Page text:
fbpx Caution: Being Charitable May Cause Side Effects
Authored by Bobbi Kochevar on December 17, 2020

I was watching a popular game show recently where the question posed to contestants was “Name the average dollar amount donated to charity on an annual basis.” I was shocked to learn the #1 answer was zero!

It’s that time of year where there is a great push for charitable donations. This year, unlike any other, the need is even greater. The reality is that charitable giving is down all around. In the first quarter of 2020 alone, nonprofits reported a 6% decrease in charitable giving—and that was before the height of the pandemic. Kenneth Hodder, national commander of the Salvation Army, predicts their red kettles will bring in 50% less than last year. 

While some utilize end-of-year giving for tax relief purposes, many of us feel moved to give back in some capacity—no matter how small. The pandemic has motivated people to seek out a greater purpose and find meaning amidst what many would call a feeling of helplessness. I’ve noticed that the simple task of walking my dog has yielded smiles and waves from nearly every car that passes. It’s as if everyone is looking for a way to connect and convey “we’re in this together and it’s going to be alright.” 

There are numerous stories of regular people performing random acts of kindness on a day-to-day basis.  The majority of these efforts do not make the news, but recently, a beautiful phenomenon in my area did. You may have heard of the “drive through difference” – it’s the generous act of paying for the person’s food behind you while in the drive thru. 

Earlier this month, a chain reaction occurred when one individual decided to pay for the person’s food behind them. The next person in line decided to do the same, and so began an incredible continuous act of charity that spanned three days and involved over 900 cars. As customer’s learned what was happening, some were coming through the drive thru just to be part of the movement. Can you imagine the amount of joy and goodwill that was shared?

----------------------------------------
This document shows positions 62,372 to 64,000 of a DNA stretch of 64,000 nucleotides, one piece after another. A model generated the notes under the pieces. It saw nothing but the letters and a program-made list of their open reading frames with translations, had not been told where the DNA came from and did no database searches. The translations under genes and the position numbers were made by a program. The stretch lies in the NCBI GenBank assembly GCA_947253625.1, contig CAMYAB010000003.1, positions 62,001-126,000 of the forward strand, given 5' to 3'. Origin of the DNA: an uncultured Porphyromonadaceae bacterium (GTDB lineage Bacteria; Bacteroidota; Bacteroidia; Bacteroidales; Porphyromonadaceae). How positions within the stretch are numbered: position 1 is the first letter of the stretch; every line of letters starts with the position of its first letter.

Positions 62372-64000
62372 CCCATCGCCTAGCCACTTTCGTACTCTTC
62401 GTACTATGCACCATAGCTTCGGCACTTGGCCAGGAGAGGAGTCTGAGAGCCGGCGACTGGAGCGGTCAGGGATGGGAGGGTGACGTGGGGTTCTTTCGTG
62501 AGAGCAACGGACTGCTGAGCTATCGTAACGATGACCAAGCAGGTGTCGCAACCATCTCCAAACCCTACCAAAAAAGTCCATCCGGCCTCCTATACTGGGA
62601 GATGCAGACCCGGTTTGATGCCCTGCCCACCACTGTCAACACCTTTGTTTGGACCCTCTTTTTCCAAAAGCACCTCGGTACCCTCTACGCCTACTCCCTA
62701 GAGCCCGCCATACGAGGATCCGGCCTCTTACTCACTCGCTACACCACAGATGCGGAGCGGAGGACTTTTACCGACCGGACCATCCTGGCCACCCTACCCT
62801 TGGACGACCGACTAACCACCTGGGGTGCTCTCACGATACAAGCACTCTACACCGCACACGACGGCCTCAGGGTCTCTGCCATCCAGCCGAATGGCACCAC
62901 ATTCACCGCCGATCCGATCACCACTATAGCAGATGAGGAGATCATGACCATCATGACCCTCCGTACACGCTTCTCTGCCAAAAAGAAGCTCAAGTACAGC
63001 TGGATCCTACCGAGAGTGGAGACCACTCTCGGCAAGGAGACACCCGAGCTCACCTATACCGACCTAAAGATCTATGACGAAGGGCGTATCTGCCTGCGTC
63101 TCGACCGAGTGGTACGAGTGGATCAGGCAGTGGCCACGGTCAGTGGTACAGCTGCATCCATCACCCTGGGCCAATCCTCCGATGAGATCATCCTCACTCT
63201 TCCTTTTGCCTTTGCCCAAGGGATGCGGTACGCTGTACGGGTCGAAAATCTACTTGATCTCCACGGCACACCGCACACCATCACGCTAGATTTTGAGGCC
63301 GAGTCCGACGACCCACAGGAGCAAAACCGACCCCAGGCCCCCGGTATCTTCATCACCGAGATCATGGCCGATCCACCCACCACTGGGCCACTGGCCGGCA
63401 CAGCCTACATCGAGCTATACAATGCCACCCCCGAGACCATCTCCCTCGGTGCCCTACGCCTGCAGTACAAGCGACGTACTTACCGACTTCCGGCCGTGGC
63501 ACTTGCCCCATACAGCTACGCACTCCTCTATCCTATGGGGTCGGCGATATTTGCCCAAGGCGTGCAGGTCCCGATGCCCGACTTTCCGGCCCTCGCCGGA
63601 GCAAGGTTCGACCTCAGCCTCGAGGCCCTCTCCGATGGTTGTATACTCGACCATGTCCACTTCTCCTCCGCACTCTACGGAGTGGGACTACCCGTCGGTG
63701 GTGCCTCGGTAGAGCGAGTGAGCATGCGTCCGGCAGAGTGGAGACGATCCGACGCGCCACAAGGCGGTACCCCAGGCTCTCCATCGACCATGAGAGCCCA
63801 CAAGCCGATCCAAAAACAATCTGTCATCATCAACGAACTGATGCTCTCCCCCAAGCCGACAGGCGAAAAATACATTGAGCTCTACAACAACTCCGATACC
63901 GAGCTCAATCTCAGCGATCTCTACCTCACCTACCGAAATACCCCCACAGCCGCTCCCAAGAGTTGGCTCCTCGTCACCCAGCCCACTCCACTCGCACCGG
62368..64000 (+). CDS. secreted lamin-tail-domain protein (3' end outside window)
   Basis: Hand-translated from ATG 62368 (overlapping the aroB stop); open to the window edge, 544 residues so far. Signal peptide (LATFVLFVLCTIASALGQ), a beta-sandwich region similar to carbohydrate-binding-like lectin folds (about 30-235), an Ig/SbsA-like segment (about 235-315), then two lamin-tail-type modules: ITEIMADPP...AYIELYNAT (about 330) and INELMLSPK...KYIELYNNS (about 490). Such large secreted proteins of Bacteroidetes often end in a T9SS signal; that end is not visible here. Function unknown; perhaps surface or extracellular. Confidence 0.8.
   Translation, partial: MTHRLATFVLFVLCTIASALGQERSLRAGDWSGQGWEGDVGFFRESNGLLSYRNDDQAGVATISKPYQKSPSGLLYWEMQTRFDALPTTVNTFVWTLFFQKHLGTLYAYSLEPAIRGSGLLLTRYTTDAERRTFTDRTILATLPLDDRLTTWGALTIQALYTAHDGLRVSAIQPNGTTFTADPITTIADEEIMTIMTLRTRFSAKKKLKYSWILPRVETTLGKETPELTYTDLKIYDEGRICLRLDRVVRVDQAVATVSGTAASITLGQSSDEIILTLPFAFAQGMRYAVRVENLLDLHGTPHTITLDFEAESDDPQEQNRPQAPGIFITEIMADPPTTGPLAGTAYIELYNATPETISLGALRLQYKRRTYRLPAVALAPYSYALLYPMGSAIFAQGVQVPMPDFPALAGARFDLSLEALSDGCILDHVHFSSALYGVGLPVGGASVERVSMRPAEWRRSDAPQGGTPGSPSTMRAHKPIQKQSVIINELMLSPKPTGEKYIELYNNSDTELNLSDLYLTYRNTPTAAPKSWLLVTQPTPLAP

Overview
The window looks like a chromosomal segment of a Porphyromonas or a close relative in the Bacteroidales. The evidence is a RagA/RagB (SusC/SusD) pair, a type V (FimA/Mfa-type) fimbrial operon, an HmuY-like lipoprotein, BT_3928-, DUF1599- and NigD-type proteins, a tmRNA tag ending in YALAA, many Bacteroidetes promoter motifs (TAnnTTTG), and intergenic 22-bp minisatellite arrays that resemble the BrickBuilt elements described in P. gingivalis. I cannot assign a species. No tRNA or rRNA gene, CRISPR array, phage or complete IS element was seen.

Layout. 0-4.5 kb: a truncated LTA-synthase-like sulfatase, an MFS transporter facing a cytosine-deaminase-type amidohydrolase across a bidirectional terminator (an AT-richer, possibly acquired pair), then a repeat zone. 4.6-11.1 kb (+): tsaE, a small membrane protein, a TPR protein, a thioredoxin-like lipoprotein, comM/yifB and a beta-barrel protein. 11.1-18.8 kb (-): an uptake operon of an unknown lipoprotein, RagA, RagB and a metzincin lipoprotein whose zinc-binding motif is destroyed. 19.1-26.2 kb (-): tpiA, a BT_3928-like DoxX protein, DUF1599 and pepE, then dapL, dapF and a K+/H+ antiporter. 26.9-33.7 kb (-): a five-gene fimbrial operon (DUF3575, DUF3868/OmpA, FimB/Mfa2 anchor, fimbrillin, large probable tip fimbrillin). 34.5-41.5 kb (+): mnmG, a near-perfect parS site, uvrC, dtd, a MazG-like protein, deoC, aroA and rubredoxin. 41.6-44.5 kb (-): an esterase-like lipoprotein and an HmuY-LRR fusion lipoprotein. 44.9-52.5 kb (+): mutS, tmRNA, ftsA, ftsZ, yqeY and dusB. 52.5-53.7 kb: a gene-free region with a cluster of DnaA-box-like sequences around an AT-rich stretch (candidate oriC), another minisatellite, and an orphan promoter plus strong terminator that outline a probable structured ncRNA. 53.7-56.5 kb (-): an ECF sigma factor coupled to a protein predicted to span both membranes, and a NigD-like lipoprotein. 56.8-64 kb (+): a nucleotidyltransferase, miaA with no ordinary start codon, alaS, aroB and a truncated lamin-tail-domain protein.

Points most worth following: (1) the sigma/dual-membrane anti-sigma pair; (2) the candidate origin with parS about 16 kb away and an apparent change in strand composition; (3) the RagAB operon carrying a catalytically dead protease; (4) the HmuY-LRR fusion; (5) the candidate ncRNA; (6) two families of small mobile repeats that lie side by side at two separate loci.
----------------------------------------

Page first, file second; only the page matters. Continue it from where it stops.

It’s small gifts like this that can make a tremendous impact, especially in a year when so many people are struggling. Charitable giving shouldn’t feel like a chore or burden, but at its core, inspire you to simply improve someone’s day. And beyond improving someone else’s day, the residual effects of giving can improve your own mindset, bringing feelings of happiness, warmth, and excitement. Feelings we all need this year! Giving resources and/or time – albeit volunteering may be limited this year – can create what’s called the “helper’s high,” a euphoric feeling that comes from the release of feel-good chemicals in your brain. And research shows that these feelings help boost self-esteem, reduce stress and feelings of depression, and can even lead to physical health benefits like lower blood pressure. So, charitable giving is not only good for the receiver, but also benefits your heart, brain, and overall well-being! I don’t know about you, but that seems worth it to me!

If you can give this holiday season, whether it’s to a nonprofit or an act of kindness for your neighbor, do so knowing that you may be causing a chain reaction. And make sure to enjoy the good feels – a little extra effort this season can go a long way. It is true that in the act of being charitable, one always receives far more than one gives. Pass it on!

This blog article was contributed by Bobbi Kochevar, Chief Officer of Child and Family Services for Nexus Family Healing.

Nexus Family Healing is a national nonprofit mental health organization that restores hope for thousands of children and families who come to us for outpatient/community mental health servicesfoster care and adoption, and residential treatment. For over 45 years, our network of agencies has used innovative, personalized approaches to heal trauma, break cycles of harm, and reshape futures. We believe every child is worth it — and every family matters. Learn more at nexusfamilyhealing.org.